We pulled Jared Blake’s car out of Possum Lake on a scalding afternoon in July of ‘56. We’d had a drought that summer—worst in 50 years, the old-timers said. That’s why Mary Pritchard spotted the roof just above the water. The lake was usually pretty deep along that stretch of road several miles out from town.
Bob Pritchard hauled the car out with his big farm truck. I stood on the bank and watched it come up—a rusted wreck, pre-War. I was a young sheriff, but I’d seen a lot overseas. So I didn’t holler when I saw what was in the front seat.
“Guess we’d better let Zeke handle it,” I said to my deputy, who looked sick.
Zeke the coroner was an old-timer, and right away he said,
“I’ll bet it’s Jared Blake.”
“Before your time.”
“Any kin to old Jeb?”
“Yep. Ever heard of the Prodigal Son?”
“Well, that’s what we all thought about Jared Blake. But this prodigal’s not coming home.”
I didn’t want to tell Jeb Blake about his son. Except for his ranch hands, he lived all alone on a huge spread west of Possum Lake. First time I met Jeb, I thought he hated the Law—but then I found out he hated everyone. He didn’t talk, he growled, and his face looked like rough stone with a sneer carved on it.
I drove out to the ranch alone. Jeb’s house looked a lot like him: big, gray, square, ugly. No trees around. Hardly any windows.
Before I got out of the car, Jeb was there. I let him yell for a while—he thought I’d come about taxes—and when he paused for breath I said,
“I’m not here about your tax bill, Mr. Blake. We’ve found your son.”
He bared his teeth and spat.
“My son? That good-for-nothing weasel...!? Come back, has he, expects me to forgive and forget? Well, I’m not...”
“Mr. Blake,” I interrupted, “you don’t understand.”
I told him about finding the car. And he stared at me, and I couldn’t tell what he was thinking.
When I’d finished, we stood still, both of us, for about a minute. The air was still and dry and hot. Somewhere off in the distance, I could hear Blake’s ranch hands shouting at each other.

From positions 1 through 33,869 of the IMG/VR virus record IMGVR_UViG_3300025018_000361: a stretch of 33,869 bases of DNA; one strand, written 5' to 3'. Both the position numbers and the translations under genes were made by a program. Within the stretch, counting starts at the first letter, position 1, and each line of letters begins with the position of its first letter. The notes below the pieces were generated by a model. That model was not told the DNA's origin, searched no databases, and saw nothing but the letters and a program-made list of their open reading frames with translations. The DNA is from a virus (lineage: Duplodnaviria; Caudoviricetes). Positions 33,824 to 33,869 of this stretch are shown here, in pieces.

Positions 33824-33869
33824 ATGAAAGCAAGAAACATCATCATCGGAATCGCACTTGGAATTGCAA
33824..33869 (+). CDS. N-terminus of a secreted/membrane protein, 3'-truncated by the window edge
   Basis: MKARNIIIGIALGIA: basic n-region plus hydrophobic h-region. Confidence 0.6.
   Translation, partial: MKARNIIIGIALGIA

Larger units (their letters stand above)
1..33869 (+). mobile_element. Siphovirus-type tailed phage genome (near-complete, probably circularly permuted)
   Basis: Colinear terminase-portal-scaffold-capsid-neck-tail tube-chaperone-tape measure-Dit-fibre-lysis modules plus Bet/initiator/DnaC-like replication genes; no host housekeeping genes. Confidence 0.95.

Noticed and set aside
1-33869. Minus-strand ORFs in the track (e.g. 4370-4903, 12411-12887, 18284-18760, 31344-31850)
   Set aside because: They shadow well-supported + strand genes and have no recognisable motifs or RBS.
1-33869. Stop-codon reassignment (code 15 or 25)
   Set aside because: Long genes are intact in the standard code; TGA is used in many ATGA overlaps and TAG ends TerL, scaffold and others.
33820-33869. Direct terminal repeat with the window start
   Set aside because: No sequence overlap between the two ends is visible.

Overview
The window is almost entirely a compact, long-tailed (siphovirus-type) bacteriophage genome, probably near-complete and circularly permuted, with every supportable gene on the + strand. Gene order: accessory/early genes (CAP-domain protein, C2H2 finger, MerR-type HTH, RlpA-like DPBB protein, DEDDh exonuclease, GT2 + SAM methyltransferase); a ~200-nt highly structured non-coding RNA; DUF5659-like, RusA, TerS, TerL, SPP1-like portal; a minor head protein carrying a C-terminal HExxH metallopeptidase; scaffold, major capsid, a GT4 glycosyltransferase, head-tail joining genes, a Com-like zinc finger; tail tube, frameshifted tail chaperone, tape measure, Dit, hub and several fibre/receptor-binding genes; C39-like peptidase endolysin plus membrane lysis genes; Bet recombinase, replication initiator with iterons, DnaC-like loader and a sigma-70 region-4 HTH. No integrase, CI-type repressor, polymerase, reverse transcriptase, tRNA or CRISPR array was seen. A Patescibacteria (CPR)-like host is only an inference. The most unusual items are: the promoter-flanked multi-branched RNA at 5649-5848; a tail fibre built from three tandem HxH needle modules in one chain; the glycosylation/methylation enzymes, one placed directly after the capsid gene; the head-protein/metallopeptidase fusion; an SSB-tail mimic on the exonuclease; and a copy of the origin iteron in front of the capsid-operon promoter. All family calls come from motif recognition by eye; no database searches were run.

“Better come back to town with me,” I said at last.
“Guess so,” said Jeb, and we got into the car.
The whole way to town, he didn’t say one word. I never liked small talk, so I didn’t mind. I wouldn’t have known what to say to him, anyway.
When we got back, Zeke told me what I’d expected to hear. No evidence of foul play, he said. Accident, most likely, and the boy had been trapped and drowned.
He put something on my desk that looked like it might’ve been canvas—ruined now, of course, wrapped around a soggy mass of something. Jeb Blake made a noise, but I didn’t look at him until Zeke went out and closed the door.
Before I could start asking questions, Jeb said,
“Yep.” Jeb looked straight ahead, but not at me. “Jared had ideas... newfangled notions about running the ranch. I didn’t wanna listen... so he talked about heading out West. He had his own car, but I didn’t think he’d go. And then...” His mouth moved strangely. “And then it was the end of the month, and... he went to take the bank deposit, all the cash from the safe... Cold it was that day, icy... but when he didn’t come back...”
“You thought he’d stolen the money and run away?”
“Yep. That’s what I thought.”
I looked down at the mess on the desk, and saw it for what it was: a wad of paper money, mashed together, rotted, ruined.
“I’m sorry, Mr. Blake,” I said, my throat dry. “Anything I can... do for you?”
“Wish you could give me back the 20 years I hated him.” Jeb still didn’t look at me. “It’s been a long, cold winter...”
Strange thing to say in the middle of July. But I knew what he meant.
“You’re right,” I said, “but it’s summer now.” I wasn’t talking about the weather, either.
Jeb sat there a long time. Then he said, almost to himself,
“My Jared... he was a good boy...”
His mouth moved in an odd sort of way. Maybe I was wrong—but it sure looked like he was trying to smile.
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